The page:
I don’t know if Jon Lester and Tom Glavine have ever had a conversation of any length, whether at the Boston Baseball Writers Dinner Thursday night, around a pre-game batting cage, or at a super-secret Brotherhood of Southpaws meeting at Bill Lee‘s place in Vermont.
I do know that they never faced each other, their careers overlapping by three seasons, in different leagues and at opposite points of their professional evolution.
They do have Boston in common. Glavine is a son of Billerica (and a Globe All-Scholastic!) who played the brunt of his Hall of Fame career with the Atlanta Braves and never did quite fulfill that wish — probably more ours than his by the end — of pitching for the Red Sox someday.
(Remember all those trade rumors when he was struggling to make his name on TBS every fifth day with a lousy Braves team? Wonder how Sox history would be different had, say, Wade Boggs been traded for Glavine and Ron Gant, or however the rumors went.)
Lester is a Tacoma native (the rare and perhaps only Tacoma native with a southern drawl) who grew up professionally and personally here, something he is quick and seemingly proud to acknowledge as he stands a year away from free agency, with unfathomable riches within sight.
“I don’t want to leave that and leave this organization just for a few dollars to try something new. I don’t like new stuff. I don’t like areas, situations I can’t really control,” said Lester Thursday night.
“Since we left Boston [for their offseason home in Atlanta], all my son has talked about is going home to Boston. He says, ‘I want to go home to Boston.’ This is our home. This is what my family knows, this is what we’ve become comfortable with.”
Lester essentially said Thursday night that he knows he’d have to take a “hometown” discount to stay with the Red Sox, and all but acknowledged he’s glad to do it, to the point that I suspect something is done — say, five years and $115 million — before the first pitch of the regular season is delivered.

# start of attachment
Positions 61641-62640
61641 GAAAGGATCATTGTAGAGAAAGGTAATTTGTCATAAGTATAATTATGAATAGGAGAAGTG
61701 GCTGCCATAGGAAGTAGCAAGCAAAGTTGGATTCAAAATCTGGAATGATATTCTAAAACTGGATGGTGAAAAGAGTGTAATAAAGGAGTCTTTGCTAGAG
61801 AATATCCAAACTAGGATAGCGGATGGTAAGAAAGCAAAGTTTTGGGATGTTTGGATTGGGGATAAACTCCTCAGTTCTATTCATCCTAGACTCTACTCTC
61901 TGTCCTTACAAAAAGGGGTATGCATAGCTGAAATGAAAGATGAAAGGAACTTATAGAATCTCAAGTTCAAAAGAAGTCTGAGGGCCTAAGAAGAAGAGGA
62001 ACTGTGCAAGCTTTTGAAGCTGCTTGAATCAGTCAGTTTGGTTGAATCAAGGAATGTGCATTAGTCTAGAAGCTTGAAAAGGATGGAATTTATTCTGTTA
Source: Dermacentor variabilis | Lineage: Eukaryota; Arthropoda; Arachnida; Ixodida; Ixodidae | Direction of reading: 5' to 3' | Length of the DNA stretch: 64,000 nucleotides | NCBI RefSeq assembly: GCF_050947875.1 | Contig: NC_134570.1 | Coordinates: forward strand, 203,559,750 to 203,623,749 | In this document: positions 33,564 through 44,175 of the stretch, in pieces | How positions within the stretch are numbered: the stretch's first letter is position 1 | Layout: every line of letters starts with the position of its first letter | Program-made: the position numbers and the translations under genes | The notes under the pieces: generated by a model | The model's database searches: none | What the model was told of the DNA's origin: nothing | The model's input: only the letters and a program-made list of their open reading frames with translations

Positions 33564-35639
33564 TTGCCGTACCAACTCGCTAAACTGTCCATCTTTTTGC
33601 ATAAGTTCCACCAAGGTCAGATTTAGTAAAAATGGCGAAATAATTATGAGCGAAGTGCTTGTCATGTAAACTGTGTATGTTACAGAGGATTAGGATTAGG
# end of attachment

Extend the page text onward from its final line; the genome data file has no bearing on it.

“These guys are my No. 1 priority,” said Lester. “I want to be here ’til they rip this jersey off my back.
It’s like Pedey [Dustin Pedroia, Red Sox second baseman]. He left a lot of money on the table to stay here. That’s what he wanted to do. I understand that. That’s my choice, that’s his choice.
“I understand that to stay here, you’re not going to get a free-agent deal. You’re not going to do it. You can’t. It’s not possible. You’re bidding against one team. I understand you’re going to take a discount to stay. Do I want to do that? Absolutely.”
Lester’s candid appreciation of his situation is admirable, especially if you’re a Sox fan who believes he’s worthy of an extensions through his mid-30s that might just make him a franchise lifer. (It’s also the kind of thing that makes an agent pull out his hair plugs in frustration.)
But Lester’s comments also make me think of his fellow dinner guest and how differently he handled a fairly similar situation in his career, albeit at a later point in his career. Glavine began and ended his 22-year career in Atlanta. But there was a five-season interlude with the Mets that probably never would have happened had he prioritized comfort over cash.
Maybe I’m putting it too bluntly. In December 2002, Glavine left the Braves for the Mets, signing a three-year, $35 million deal with an option for a fourth year based on an innings-pitched incentive that he met. He was 36, having been a Brave since 1987, when he was 21. It seemed strange that he would depart for New York (Philadelphia was another chief suitor), especially once the Braves agreed to go to a third year.
But there was a perception at the time that Glavine, a prominent figure in the players association, was obligated to take the richest deal no matter where it took him because it would set a bad precedent if he took less money to stay elsewhere.
Despite an ugly performance in his final Mets start, Glavine has always said he never regretted his time in New York, where he went 61-56 with a 3.97 ERA in five seasons. And he probably shouldn’t — he made a lot of money, got to return for one final hurrah in Atlanta in 2008, and cruised into Cooperstown.
But Jon Lester has a chance to do something rare in a time when the temptation of a massive contract — Clayton Kershaw will make $33 million in 2017, $2 million less than Glavine made in the first three years of his Mets’ deal — teeters on the irresistible.
He has a chance to build a permanent baseball home with one franchise for ridiculous money rather than moving elsewhere for slightly more ridiculous money.
It’ll be a different legacy than Glavine’s, a Hall of Famer who chose to wear two teams’ caps. Cooperstown probably isn’t in Lester’s future. But an uninterrupted and admired place in a lone franchise’s lore is a pretty fair consolation prize, and one he seems proud to accept.